synesthesia

Some people with synesthesia might associate sounds with colors. (Pascal Broze, Getty Images)

If you ask Emma Anders about the number five, she'll tell you that it's red. She'll also tell you that five is a mischievous, self-centered brat — like a kid throwing a temper tantrum at a party.

"Two is yellow, three is purple, four is an intense sky blue," says the 21-year old student at UC San Diego. "An eight is very noble and kind of held together, almost like a parent figure to five. Nine is a brown-haired guy, and he's pretty calm — but he's really into seven."

For most people, a number is simply an arithmetical value that represents a quantity. But for Anders, it is also a thing that has a particular color and an entire suite of personality traits. And it's not just numbers — she also ascribes colors to flavors and smells. (Vaseline, for instance, smells burgundy, and a green apple tastes yellowish-orange.)

This is the world of synesthesia, a perceptual phenomenon in which one sense kindles sensation in another. The condition, which is harmless, is caused by increased connectivity between areas of the brain that are normally separated. As a result, when Anders sees a five, the region of her brain that perceives colors is stimulated along with the region that processes numbers.

Other synesthetes see colors when they hear music, taste words before they say them or feel textures on their fingertips when they discern the flavors of particular foods. Virtually any combination between the senses is possible in the 1% to 4% of people who have inherited the condition.

No one is trying to cure synesthesia — in fact, most synesthetes will tell you they love their synesthetic experiences and would never want to lose them. But scientists have begun studying people like Anders in hopes that what they discover about the way their brains are wired will provide clues for understanding other neurological disorders, like autism and schizophrenia.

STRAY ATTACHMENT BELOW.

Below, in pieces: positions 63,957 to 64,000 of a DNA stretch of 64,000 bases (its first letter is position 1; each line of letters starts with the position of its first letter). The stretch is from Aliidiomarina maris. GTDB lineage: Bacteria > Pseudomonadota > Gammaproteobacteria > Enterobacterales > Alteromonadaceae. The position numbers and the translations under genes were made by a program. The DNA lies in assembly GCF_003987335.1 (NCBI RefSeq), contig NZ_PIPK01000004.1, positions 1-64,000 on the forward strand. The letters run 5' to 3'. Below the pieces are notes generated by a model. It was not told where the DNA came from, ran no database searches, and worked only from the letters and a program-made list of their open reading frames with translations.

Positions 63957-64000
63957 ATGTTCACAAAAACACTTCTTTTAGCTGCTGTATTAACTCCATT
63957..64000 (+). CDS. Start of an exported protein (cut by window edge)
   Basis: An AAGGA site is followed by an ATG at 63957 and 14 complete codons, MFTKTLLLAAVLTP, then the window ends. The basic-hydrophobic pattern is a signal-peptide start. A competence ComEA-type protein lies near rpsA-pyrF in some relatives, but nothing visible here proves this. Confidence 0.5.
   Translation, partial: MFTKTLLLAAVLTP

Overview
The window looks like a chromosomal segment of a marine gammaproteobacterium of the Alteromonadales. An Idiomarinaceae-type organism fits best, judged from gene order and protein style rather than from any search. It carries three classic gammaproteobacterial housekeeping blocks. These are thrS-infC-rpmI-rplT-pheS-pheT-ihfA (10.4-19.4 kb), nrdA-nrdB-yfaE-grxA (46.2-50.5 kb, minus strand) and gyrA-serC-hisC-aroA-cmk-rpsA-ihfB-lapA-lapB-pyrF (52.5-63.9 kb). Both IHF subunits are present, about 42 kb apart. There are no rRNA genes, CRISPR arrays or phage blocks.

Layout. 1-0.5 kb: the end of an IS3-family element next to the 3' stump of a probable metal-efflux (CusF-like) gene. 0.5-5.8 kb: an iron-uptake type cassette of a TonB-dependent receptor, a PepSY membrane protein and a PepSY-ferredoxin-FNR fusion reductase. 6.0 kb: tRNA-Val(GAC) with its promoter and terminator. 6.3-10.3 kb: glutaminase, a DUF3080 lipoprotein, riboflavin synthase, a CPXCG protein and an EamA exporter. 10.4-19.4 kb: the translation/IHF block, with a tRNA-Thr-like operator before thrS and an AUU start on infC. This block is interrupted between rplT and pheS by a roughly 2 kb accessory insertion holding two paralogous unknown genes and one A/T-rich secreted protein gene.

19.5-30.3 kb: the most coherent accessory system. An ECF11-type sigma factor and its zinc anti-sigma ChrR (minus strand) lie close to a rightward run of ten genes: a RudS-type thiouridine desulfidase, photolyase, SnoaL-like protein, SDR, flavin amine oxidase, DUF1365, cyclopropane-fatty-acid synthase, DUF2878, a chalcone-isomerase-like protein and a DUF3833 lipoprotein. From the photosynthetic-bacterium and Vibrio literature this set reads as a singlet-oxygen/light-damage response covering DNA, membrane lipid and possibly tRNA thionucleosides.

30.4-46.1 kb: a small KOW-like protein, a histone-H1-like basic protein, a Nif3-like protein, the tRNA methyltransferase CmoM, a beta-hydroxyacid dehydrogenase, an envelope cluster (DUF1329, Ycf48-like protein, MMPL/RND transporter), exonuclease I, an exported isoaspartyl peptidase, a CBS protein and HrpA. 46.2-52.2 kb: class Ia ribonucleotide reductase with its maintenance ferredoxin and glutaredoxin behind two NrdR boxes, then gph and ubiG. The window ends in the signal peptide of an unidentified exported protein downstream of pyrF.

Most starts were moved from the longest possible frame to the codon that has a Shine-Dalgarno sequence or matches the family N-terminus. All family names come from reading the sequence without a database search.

"We're using the synesthetic brain as a model for neural hyper-connectivity," says Steffie Tomson, a neuroscientist at Baylor College of Medicine in Houston. "What we're learning is that there are very specific delicate relationships between different regions of the brain that can cause it to function normally — or to tweak."

Scientists have been aware of synesthesia for more than 100 years, but only in the last decade or so has it been considered more than a strange quirk. Recent advances in neuroimaging have allowed researchers to visualize what's going on inside a synesthete's brain when it makes its unconventional connections. The Internet has inspired the creation of online tests that have gathered data from tens of thousands of synesthetes throughout the world. And genetic sequencing has enabled scientists to come closer to pinpointing the genes that cause this condition.

David Brang, a UC San Diego neuroscientist, says nature provides a strong hint that the brains of synesthetes may have some kind of cognitive advantage. The genes for synesthesia appear to be dominant, and family trees depict the trait marching through the bloodline. This high degree of heritability suggests the genetic mutation that causes synesthesia provides some significant evolutionary benefit.